The first batch of HTC First reviews have arrived, and they are very interesting. Most of the reviewers seem impressed with Facebook Home, given that it is currently only in version 1.0, however many concede that most users will inevitably enable stock Android, which is one of the benefits. One thing most reviewers can agree on, is that the 5 megapixel camera is far below average, which is a shame considering Facebook have been focusing on photos a lot recently.
The Verge Great Display Poor CameraIf you’re a Facebook devotee, or just want a cheap phone that runs well, by all means check out the First (but test the camera before you leave the store). If you absolutely want a smaller-sized Android phone with LTE, the First is probably the best option out there right now. The First is an intriguing option for a lot of different people — but all of them will find there are compromises to be made.
TechCrunch Good Start Poor CameraIn the end, if you want the latest mobile technology, the First lags behind. Still, it’s a great device beyond the camera. So if the HTC First’s strengths align with your priorities, go ahead and pre-order.
Engadget Stock Android Poor CameraThe HTC First is compelling for two reasons. For Facebook fans, it’s now easier to maintain social connections with friends and family. For the tech-savvy crowd who has little interest in the service, the phone is a stock Android 4.1 device that comes with AT&T LTE, which is still something of a rarity. Including this opt-out was a smart move on Facebook’s part, because it’s difficult to recommend that consumers sign two-year contracts on an unproven product that depends so heavily on their engagement with Facebook. Worst case, it’s a decent mid-range phone for $99 on contract (or $450 without any commitment).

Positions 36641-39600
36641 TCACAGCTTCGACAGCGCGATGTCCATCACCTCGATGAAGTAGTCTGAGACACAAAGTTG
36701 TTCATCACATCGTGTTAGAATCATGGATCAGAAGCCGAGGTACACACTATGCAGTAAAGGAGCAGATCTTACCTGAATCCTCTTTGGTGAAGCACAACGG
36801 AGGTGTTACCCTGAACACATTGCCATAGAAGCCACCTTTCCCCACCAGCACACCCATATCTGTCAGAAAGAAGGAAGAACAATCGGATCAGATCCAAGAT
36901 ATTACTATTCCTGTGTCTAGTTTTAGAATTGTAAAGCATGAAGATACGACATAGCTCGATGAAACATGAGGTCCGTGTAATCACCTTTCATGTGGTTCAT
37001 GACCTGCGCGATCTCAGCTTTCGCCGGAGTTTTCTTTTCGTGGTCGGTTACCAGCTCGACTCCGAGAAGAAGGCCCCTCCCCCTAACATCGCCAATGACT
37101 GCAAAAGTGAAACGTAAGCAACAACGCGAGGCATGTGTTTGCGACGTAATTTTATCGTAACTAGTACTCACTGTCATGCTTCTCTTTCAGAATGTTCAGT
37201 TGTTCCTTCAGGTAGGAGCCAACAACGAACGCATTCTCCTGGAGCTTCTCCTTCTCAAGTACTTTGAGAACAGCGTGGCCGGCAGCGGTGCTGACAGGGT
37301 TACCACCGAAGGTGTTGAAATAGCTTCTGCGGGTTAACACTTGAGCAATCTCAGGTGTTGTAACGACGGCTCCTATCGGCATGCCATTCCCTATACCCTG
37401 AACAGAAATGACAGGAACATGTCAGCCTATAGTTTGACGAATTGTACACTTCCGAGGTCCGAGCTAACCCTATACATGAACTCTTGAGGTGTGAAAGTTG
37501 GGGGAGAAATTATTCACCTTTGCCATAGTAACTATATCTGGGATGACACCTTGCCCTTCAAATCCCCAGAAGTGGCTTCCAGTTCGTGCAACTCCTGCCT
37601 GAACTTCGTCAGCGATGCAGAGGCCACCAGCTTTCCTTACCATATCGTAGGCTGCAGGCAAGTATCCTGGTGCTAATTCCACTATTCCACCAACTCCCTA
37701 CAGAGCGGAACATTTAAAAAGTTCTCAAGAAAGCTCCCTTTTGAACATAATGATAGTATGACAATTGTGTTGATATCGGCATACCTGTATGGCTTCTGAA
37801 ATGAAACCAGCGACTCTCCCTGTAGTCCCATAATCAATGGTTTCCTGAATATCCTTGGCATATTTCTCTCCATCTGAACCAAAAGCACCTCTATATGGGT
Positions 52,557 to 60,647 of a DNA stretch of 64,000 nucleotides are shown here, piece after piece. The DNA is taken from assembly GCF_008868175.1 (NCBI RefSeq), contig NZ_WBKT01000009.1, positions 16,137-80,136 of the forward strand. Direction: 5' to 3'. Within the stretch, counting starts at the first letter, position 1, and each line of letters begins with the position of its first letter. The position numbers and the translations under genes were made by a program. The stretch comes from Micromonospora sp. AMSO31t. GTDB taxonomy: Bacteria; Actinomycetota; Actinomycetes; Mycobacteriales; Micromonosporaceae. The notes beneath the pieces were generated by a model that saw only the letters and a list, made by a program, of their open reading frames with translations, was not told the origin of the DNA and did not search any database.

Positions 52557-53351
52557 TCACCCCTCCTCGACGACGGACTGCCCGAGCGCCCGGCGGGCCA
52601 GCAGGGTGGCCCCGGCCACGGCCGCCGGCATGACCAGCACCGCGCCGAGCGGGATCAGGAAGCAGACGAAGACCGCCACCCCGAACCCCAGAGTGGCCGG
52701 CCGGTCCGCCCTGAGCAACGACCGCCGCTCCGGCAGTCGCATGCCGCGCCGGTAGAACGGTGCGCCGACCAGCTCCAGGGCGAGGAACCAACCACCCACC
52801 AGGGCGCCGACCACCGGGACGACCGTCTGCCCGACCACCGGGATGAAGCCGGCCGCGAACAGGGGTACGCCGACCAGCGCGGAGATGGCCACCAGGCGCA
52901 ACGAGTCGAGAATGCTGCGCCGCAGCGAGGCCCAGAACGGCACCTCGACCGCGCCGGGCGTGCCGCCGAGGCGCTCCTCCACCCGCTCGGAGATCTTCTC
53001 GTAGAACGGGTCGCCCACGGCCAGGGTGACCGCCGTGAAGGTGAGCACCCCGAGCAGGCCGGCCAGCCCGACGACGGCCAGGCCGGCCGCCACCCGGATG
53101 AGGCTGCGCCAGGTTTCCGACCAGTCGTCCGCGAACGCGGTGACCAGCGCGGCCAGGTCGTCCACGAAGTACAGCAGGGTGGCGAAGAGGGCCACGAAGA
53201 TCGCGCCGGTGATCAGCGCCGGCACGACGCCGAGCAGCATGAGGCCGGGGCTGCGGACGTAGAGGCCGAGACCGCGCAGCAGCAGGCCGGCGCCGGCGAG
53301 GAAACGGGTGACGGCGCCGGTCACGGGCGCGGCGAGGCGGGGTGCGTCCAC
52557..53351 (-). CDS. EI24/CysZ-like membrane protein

Arstechnica Stylish Design No Android UpdatesAndroid is one of the most widely used operating systems, so it makes sense that Facebook would target this demographic. With a mid-range handset that’s affordable and allows users to remove the Facebook Home application, it offers the aura of choice. Ultimately, the purchase question still hinges on whether you really want a social network to be the driving force on a device that you use daily.
ABC Stock Android Disappointing SpecsThat’s the beauty of trying out Facebook Home or buying the HTC First. Facebook’s Android layer can be disabled at any time. And my guess is that will be the case for many people — not because the software isn’t nicely designed and Chat Heads aren’t the future of mobile messaging, but because you can’t control the updates that appear on the front of your screen and ultimately having people all over the face of your phone is distracting.
CNET Stock Android Poor DesignThanks to the HTC One’s debut, the more premium HTC One X and One X+ are on sale for the same price or less. I’d consider either of those ahead of this HTC First, especially since both smartphones are also compatible with Facebook Home. In fact, Facebook, HTC , and AT&T would have been better giving this phone away for free.